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Most float pilots don't get to start out on the west coast, it is one of the most demanding environments in the world for floatplane flying. 50 hour courses seem to be the way to go but they won't guarantee you a job by any means. Lots of guys I know did the course and ended up flying after a season on the dock, which isn't the worst thing ever but not for me. Unfortunately there aren't many places that will stick you in a plane with less than 10 hours on floats either. In my opinion 25 hours seems to be a good number for someone trying to get into the game. I only had 7 hours on floats and was checked out after about a month but I definitely consider myself lucky. Manitoba and Northern Ontario are your best bets for getting a job with low time.

If I could do it all again I would probably do my CPL with as many hours on floats as possible. Once you're in the air a 172 on wheels vs. floats won't be that different, it certainly won't hinder your ability to pass a flight test. In fact I believe flying different types as much as possible in the early going will make you a much better pilot than sticking to just 1 type.

I can't comment on which schools are best because I never did one but the schools Cat Driver mentions have great reputations (and Cat knows a thing or two as well!).



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PostPosted: Tue Sep 12, 2017 5:01 pm 
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Quote:
I guess this implies that all the floatplane pilots around right now have paid for say... 100, 200 hours from their pockets?


No, finding a job flying floats is no different than finding any other job.

You get a sea plane rating and then find a company who needs a pilot.

You apply for a job in such a manner that the company at least gives you a chance to show you can do the job.

It is not some dark magic, it is a mechanical machine that operates off the water and once you have the rating and a commercial license you can carefully learn what not to do as you build time.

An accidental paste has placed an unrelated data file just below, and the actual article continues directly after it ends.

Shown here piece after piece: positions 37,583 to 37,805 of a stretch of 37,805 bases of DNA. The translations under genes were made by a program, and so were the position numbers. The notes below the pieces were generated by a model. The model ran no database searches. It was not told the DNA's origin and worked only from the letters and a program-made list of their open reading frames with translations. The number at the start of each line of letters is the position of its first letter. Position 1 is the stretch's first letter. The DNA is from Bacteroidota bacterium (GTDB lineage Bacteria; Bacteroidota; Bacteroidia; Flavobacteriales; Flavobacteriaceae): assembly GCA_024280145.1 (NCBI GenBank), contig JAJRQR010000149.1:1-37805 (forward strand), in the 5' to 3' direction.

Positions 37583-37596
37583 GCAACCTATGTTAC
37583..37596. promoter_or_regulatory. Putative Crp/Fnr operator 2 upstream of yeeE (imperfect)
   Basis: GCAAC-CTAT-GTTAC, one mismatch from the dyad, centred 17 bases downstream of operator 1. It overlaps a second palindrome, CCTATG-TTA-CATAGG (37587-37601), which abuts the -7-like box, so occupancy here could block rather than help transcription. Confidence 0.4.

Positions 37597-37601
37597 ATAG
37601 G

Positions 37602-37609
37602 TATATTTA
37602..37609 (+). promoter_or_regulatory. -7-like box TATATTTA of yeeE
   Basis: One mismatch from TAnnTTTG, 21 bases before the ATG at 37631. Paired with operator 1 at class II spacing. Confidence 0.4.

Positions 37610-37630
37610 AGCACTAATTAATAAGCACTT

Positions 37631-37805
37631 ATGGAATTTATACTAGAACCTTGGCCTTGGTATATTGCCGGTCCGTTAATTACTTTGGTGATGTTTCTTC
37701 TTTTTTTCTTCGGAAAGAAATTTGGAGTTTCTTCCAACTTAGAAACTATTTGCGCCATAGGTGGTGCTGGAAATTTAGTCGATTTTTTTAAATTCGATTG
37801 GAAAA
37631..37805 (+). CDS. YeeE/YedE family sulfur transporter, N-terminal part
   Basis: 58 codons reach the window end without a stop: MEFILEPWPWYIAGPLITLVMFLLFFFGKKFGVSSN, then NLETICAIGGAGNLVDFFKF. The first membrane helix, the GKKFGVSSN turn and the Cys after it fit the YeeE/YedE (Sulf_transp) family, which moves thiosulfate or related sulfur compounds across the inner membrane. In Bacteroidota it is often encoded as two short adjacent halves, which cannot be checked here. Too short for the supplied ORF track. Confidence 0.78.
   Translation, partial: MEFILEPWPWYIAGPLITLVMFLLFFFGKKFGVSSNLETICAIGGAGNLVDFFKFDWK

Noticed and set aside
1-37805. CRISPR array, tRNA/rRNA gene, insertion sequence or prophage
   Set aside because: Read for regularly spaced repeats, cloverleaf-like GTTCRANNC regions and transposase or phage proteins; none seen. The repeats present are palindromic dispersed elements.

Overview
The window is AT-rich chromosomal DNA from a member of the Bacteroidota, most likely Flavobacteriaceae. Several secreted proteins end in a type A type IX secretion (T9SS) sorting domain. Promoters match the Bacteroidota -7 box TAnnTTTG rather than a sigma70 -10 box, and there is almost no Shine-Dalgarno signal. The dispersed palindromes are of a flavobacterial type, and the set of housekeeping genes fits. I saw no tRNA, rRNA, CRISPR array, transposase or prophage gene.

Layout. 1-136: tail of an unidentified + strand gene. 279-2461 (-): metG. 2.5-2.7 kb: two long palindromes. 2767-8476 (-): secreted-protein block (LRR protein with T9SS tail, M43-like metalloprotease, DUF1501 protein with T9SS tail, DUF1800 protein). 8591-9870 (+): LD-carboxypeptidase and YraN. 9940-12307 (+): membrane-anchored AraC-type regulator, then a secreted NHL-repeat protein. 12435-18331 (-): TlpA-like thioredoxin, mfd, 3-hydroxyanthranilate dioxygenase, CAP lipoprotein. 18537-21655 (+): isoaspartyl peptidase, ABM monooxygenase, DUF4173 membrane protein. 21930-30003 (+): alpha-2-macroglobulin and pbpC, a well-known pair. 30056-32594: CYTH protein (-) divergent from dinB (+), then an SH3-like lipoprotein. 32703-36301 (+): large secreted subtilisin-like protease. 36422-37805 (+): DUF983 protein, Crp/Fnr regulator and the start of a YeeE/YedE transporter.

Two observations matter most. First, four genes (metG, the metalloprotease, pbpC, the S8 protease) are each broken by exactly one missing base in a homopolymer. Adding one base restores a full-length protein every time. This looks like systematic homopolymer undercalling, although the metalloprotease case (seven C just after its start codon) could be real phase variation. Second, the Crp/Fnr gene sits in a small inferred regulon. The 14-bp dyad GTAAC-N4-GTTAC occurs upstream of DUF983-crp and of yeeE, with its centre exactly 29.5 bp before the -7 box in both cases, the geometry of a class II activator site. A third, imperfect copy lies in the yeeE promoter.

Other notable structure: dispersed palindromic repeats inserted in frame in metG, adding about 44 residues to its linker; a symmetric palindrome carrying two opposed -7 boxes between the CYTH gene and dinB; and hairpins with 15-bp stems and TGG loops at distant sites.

That was what I did, once I had the rating I found a job and learned on the job.

No one starts out in any job knowing everything about said job you learn with time and experience making mistakes....the secret is do not make serious mistakes.


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The hardest thing about flying is knowing when to say no


After over a half a century of flying no one ever died because of my decision not to fly.


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PostPosted: Tue Sep 12, 2017 6:03 pm 
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Cat Driver wrote:
There is no insurance requirement time wise as an industry standard, most charter companies have an open insurance policy and who flies for them is determined by the owner/'s of the company.


There might not be a "standard", but insurance companies typically have their own minimums. IIRC it's about 25 hours on type, and 50 hours on floats.



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PostPosted: Tue Sep 12, 2017 6:50 pm 
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Things may have changed since I was in the industry.

However in my last years as a working pilot I worked directly with several of the underwriters in Lloyds of London as a check pilot for high risk flying positions for pilots, such as air show pilots. There were no set time requirements, except they had to pass a flight test for the flying they were to be insured for.

So at that time there was no across the board requirement for a given minimum time to insure a licensed commercial pilot that held the licenses and ratings a job required and pass a flight test.

The underwriters are the people who decide the rules for writing insurance policies and the underwriters at Lloyds are the final deciders period.

However as I just said things change so my comments may easily be wrong for today's world of flying.

The last time I talked directly with their underwriters in their office in London was in 1997 or 1998 as close as I can recall so those guys are probably retired like me by now.